My feed

to access all these features

Use our Single Parent forum to speak to other parents raising a child alone.

Lone parents

Does anyone know what other benefits my sister maybe entitled to?

15 replies

Poshpaws · 28/04/2008 17:52

Hi all

I am posting on behalf of my sis who has had some bad news re the amount of income support she will be getting and any expected back-dated amount (ie, she will not be getting any back-dated amount and the amount of IS awarded was far lower than expected).

She is looking for work at the mo, but was also wondering if there were any benefits that she may be entitled to that she does not know about?

She is already claiming HB and as mentioned earlier IS. Obviously she would rather be working, but with 2 young children at school and nursery and being on very bad terms with her ex, childcare options are very limited and therefore jobs with the hours to suit are proving difficult to find.

Thanks for any advice re benefits or even budgeting tips

OP posts:
chocolatespiders · 28/04/2008 17:55

if she was working she would get help with childcare payments....

misdee · 28/04/2008 17:57

child tax credits?

davidtennantsmistress · 28/04/2008 17:57

does she get maintenance at all? the healthy eating vouchers should apply to her asa well - only £3 per child under 4 per week but it's better than nothing, also has she told TC she's a lone parent - you get approx £45 p.w with that (I do for 1 child.) council Tax benifit as well.

also free prescriptions & eye care as well now she has IS.

SparklePrincess · 28/04/2008 17:58

If she works 16 hours a week or more she would get Working Tax Credits & Child Tax Credits. Also possibly housing & council tax benefits. Tax Credits would also cover the costs of 80% of any child care costs she may have to pay out.

SparklePrincess · 28/04/2008 17:59

Look on the entitled to website

goingbonkers · 28/04/2008 18:38

As well as tax creds, Housing ben and council tax ben, if she works 16+ hours per week when she finds a job, she should get the new deal for lone parents. They pay £40 per wk for the first year of employment over 16 hours.

If she doesn't get c tax benefit, check she is claiming her 25% discount for being a single person. (Any single person gets this in my area regardless of income/circumstances)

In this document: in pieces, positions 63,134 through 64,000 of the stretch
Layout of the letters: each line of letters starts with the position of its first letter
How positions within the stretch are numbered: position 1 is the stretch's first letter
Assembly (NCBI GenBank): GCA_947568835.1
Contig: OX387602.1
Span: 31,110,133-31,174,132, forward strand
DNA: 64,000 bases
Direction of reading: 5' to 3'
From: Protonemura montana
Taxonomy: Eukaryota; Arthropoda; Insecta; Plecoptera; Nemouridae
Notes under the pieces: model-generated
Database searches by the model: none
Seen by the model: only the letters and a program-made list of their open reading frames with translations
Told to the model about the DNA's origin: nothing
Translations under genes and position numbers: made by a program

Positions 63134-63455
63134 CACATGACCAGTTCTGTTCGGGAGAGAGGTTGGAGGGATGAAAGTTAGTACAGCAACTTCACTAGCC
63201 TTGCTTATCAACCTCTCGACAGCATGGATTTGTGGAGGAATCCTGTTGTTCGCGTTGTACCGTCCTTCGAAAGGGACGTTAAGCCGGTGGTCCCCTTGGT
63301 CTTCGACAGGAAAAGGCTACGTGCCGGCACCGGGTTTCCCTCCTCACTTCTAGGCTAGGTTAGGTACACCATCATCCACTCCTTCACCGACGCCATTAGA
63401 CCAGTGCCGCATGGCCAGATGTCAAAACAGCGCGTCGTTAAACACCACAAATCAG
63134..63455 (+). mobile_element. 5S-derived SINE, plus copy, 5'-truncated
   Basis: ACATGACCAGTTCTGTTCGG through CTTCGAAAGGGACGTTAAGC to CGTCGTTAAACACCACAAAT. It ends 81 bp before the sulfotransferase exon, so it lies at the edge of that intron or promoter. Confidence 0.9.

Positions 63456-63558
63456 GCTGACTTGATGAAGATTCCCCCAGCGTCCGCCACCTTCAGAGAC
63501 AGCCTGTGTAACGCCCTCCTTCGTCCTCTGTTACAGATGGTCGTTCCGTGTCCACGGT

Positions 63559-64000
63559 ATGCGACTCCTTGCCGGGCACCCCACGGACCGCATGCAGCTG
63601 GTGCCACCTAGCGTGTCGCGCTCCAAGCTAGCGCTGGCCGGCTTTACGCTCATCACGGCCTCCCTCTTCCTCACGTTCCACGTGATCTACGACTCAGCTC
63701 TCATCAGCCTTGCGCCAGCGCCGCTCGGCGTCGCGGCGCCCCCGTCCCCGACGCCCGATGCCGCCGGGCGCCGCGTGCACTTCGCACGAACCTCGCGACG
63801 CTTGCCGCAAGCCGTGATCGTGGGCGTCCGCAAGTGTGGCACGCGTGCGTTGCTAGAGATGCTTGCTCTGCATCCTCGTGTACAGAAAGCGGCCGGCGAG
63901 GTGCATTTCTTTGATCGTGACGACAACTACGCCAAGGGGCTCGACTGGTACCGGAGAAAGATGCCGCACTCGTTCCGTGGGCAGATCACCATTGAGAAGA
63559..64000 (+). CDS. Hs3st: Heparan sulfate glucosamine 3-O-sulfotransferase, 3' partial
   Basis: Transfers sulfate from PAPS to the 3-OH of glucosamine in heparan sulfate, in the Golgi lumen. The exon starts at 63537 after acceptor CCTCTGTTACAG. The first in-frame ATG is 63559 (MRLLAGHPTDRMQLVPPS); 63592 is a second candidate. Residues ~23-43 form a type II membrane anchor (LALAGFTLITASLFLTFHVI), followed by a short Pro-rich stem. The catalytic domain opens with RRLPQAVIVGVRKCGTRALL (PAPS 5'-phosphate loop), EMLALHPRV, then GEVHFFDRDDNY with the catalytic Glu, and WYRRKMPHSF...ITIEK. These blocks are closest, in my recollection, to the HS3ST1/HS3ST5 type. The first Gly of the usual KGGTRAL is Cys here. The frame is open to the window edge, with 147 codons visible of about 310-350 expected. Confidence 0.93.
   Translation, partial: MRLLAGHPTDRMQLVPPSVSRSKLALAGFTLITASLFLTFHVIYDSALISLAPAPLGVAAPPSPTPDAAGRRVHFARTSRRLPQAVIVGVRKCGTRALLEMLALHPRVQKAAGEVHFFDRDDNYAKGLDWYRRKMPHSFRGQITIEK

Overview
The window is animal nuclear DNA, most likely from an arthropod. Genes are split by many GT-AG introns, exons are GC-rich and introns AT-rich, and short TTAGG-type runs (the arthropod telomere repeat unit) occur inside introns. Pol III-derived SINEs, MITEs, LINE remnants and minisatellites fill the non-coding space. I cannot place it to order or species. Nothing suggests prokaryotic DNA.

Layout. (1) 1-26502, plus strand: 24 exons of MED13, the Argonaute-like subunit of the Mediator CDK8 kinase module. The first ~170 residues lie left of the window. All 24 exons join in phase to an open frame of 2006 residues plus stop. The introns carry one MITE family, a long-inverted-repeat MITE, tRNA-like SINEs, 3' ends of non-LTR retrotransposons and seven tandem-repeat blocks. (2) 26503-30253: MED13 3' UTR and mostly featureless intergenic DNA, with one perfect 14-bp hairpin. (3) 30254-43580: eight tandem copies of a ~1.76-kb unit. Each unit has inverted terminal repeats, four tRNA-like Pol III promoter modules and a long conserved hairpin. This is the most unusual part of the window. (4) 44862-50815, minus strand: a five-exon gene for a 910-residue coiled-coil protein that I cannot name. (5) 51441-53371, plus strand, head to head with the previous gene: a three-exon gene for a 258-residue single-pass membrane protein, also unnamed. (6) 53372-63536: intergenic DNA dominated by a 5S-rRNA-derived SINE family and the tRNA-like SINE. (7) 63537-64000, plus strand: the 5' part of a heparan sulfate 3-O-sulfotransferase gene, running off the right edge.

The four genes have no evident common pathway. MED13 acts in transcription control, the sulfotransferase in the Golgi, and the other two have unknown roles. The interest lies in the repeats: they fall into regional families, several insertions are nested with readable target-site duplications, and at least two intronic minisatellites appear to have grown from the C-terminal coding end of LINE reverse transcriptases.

Has she spoken to her local jobcentre plus? They should be able to advise on entitlements. Tell her to contact a lone parent advisor.

Hope this helps. Good luck to her xx

davidtennantsmistress · 28/04/2008 18:42

gb - that only applys if you've been on is for a year, the £40 per week thing, but they do pay £200 towards you rent for the first month and £250 back to work incentive as well from being on IS for 6 months.

goingbonkers · 28/04/2008 18:53

That's true, I'd forgotten about that rule. I've just finished the new deal this month. That's a bit of a down side to it as now I have £160/month less income! Eek!

davidtennantsmistress · 28/04/2008 18:55

do they pay it weekly or 4 weekly?

goingbonkers · 28/04/2008 20:27

The £40 was paid weekly but they may do a four weekly option, I'm not sure. You have to send in your payslips every 3 months to prove you are working 16+ hours. Its called 'In Work Credit' (IWC)

Poshpaws · 29/04/2008 15:51

Sorry to have come back to this so late. Thanks everyone for your advice. She is feeling very down at the moment so hopefully this info should help her to see a bright side (sort of).

OP posts:
gillybean2 · 29/04/2008 18:33

As well as what others have said, she should also get free school dinners for the children while on IS too. Also ask at school for help towards costs of any school trips, music lessons or other after school clubs.

Check with the school if they run a breakfast and/or afterschool club which may help her in having more flexibility in the hours she can work. If they don't do it at the school, find out if they have a pick up from school service to drop directly to an afterschool club at another school. Also contact the local council to find details of local childminders who may drop at school and/or pick up. Also some childminders do night hours and weekend, which can be good if she were to get a job doing shift work or evenings at a supermarket for example. If she can do 3 x 6hours, or even just 2 x8 hours shift, she will be over the 16 hour minimum which WTC and CTC kick in, and them she will get help with childcare costs and still get 4 days at home with the children.

There's also holiday clubs out there which can be like an adventure for the children in the hols, if they're OFSTEAD registered she'll get help with those as well when she's doing 16+ hours.

When she's working and getting WTC she will need to ask about getting an NHS exemption card, which gives free prescriptions, eye test, and help towards glasses/lenses and dental treatment.

CAB can help work out all the figures if it gets confusing and she needs to work out if she's better off working or on IS.

Tinkerbel6 · 01/05/2008 19:15

Poshpaws your sister should be getting IS for herself, 2 x child tax credits, housing benefit, council tax benefit and healthys tart vouchers, once she is getting all she is entitled too she should be able to live off that easily

Tinkerbel6 · 01/05/2008 19:16

I meant healthy start not healthys tart

MsPontipine · 02/05/2008 23:15

Is she claiming because sshe has recently split up with partner? IS rule used to be if recently seperated IS could be backdated to date of seperation (max 1 month)
Worth checking.

Please create an account

To comment on this thread you need to create a Mumsnet account.